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Schools shut over cholera outbreak

Tuesday March 23 2010

The Government has shut down 16 schools in Msambweni District in Kenya's Coast Province in a bid to contain the spread of the deadly cholera disease.

So far, eight people have died and and left 250 others hospitalised from the outbreak.

The learning institutions will remain closed until the situation normalises, said the district's Medical Officer Dr Kevin Kinyua.

A circular from the Public Health ministry seen by the Nation gives the names of the affected primary schools as Vingujini, Jomo Kenyatta, KAG, Msambweni, Karama Academy, Milalani, Msingi Bora Academy, Kingwede, Ngonja, Wanyawa, Sifu, Mwamtsefu, Bomani and Lungalunga primary schools. The secondary schools are Msambweni and Mwamzadi

According to Dr Kinyua, the number of victims had by Tuesday increased from 220 over the weekend to over 250 with more new cases being recorded every hour.
The patients are being treated at Msambweni District hospital, Vistangalaweni, Mwenza Mwenye, Chiranze, Shimoni dispensaries and Mkwiro health centres.

The move came as the government located the epicentre of the outbreak and the timeline.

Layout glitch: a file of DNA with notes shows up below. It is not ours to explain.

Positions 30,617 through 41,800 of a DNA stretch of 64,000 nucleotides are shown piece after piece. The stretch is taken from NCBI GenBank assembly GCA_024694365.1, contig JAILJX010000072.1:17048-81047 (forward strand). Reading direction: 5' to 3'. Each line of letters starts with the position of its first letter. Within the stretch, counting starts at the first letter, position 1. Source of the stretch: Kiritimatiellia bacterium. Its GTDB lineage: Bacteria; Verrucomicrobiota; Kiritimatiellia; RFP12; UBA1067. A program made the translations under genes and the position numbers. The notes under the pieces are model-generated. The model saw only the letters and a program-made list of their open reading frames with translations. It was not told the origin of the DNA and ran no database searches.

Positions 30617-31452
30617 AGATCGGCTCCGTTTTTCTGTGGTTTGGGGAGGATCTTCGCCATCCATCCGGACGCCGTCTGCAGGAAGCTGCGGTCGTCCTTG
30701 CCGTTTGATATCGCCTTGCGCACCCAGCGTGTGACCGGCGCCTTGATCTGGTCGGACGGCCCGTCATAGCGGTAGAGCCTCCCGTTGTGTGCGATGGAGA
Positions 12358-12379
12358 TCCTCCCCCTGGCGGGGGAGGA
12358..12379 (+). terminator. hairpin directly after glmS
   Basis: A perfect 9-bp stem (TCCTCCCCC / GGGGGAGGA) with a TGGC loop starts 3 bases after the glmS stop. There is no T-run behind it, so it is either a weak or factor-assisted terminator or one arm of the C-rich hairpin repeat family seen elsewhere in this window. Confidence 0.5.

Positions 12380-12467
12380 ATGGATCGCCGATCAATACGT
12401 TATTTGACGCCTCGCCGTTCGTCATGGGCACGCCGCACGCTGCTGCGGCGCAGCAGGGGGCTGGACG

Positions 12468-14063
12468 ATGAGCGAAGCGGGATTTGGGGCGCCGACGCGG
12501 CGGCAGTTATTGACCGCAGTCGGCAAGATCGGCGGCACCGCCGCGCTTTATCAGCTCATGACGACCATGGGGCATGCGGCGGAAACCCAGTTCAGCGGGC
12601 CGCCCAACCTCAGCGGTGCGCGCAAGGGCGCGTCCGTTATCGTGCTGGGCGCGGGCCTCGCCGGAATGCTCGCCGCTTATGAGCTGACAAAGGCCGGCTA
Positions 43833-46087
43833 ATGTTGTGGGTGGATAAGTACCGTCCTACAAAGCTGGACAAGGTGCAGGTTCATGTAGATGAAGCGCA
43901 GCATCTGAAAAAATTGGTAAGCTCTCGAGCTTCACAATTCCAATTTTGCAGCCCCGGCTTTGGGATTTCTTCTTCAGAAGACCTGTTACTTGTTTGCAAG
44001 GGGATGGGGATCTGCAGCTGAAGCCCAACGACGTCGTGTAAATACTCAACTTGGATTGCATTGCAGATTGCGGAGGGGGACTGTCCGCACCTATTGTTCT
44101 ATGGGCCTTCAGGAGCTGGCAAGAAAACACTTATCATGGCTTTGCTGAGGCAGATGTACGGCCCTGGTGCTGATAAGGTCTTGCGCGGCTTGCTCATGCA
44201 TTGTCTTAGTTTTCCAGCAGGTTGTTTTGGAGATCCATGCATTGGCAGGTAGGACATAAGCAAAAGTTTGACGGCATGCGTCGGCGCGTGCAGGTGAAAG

“The disease started on February 29 after a woman from Pemba Island in Tanzania arrived in Mkwiro Island to attend the burial of a relative and later travelled to Shimoni where she succumbed.

“It is from that time we reported the first case which spread very fast as our team was conducting surveillance across the district,” said the Coast Provincial Director of Public Health and Sanitation, Dr Anisa Abdallah.

The spread could have also been caused by poor health standards, she said, adding: “The latrine coverage here is less than 30 per cent and the only source of water in some villages is a water pan, which is contaminated and can be among the cause of the cholera outbreak.”

She said cross-border campaigns involving Kenya and Tanzanian health workers have been intensified at Lunga Lunga and Shimoni border points where citizens of both nations are being screened of the disease.